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Science Fiction and Philosophy: From Time…
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Science Fiction and Philosophy: From Time Travel to Superintelligence

by Susan Schneider

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Great subject matter, but editor Schneider inexcusably fails to specify which parts are different from the book's first (2009) edition. I had to refer back to the 2009 table of contents to help me estimate that 5 of the 28 chapters have been replaced by new ones. Of the new ones, two are (important, to be sure) analyses by David Chalmers (on the postulated future Singularity and mind uploading) and Nick Bostrum (on controllability of super-AI) that I had already read, and one is a piece of wild speculation by Schneider herself (on extraterrestrial super-AI, featuring citations with misspelled author names).
  fpagan | Jul 10, 2017 |
11/6/2016 4:39 PM Recommended by the like of Martin Rees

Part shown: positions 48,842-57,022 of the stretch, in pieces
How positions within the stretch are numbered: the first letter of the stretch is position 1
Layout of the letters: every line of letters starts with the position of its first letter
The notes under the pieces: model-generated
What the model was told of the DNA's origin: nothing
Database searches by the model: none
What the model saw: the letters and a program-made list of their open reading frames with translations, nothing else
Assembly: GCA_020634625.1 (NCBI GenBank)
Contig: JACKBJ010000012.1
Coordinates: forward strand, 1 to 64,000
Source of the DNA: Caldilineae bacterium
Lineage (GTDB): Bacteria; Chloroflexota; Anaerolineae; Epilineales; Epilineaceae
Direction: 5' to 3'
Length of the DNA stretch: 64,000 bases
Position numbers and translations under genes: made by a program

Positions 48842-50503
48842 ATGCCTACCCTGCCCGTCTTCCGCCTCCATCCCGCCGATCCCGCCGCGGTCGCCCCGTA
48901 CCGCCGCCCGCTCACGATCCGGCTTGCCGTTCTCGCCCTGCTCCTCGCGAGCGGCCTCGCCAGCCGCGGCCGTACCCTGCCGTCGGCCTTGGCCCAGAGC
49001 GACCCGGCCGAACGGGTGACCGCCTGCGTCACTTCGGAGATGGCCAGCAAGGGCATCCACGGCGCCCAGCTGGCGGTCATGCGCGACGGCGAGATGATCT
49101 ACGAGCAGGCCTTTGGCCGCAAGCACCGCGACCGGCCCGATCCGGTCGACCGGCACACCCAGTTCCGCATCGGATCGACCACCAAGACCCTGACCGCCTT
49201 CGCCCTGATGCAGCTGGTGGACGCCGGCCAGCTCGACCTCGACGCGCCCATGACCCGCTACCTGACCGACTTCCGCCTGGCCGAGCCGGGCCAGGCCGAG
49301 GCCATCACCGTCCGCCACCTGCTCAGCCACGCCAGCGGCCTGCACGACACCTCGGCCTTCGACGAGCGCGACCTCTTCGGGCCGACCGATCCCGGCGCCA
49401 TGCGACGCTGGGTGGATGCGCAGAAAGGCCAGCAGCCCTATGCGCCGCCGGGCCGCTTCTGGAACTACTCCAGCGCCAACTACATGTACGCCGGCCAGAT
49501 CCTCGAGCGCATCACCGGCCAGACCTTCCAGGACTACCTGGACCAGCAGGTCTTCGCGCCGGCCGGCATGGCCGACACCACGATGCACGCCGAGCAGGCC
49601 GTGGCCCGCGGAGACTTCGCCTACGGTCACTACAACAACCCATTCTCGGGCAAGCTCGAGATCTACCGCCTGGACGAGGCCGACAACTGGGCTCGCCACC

ntgntg | Nov 6, 2016 |
Reprints of philosophical writings relevant to ideas dealt with in works of quality science fiction -- ideas such as _Matrix_-like simulations, mind uploading and transhumanism, robot intelligence and consciousness, and time travel. Authors include Nick Bostrom, Daniel Dennett, Derek Parfit, Ray Kurzweil, Ned Block, and David Deutsch. Editor Schneider's own chapter identifies, as did SF writer RJ Sawyer in _Mindscan_, the unacceptability (as regards personal identity) of mind uploading by means of copying.
  fpagan | Sep 1, 2015 |
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A timely volume that uses science fiction as a springboard to meaningful philosophical discussions, especially at points of contact between science fiction and new scientific developments. This book raises questions and examines timely themes concerning the nature of the mind, time travel, artificial intelligence, neural enhancement, free will, the nature of persons, transhumanism, virtual reality, and neuroethics. It draws on a broad range of books, films and television series, including The Matrix, Star Trek, Blade Runner, Frankenstein, Brave New World, The Time Machine, and Back to the Future. This book considers the classic philosophical puzzles that appeal to the general reader, while also exploring new topics of interest to the more seasoned academic.… (more)

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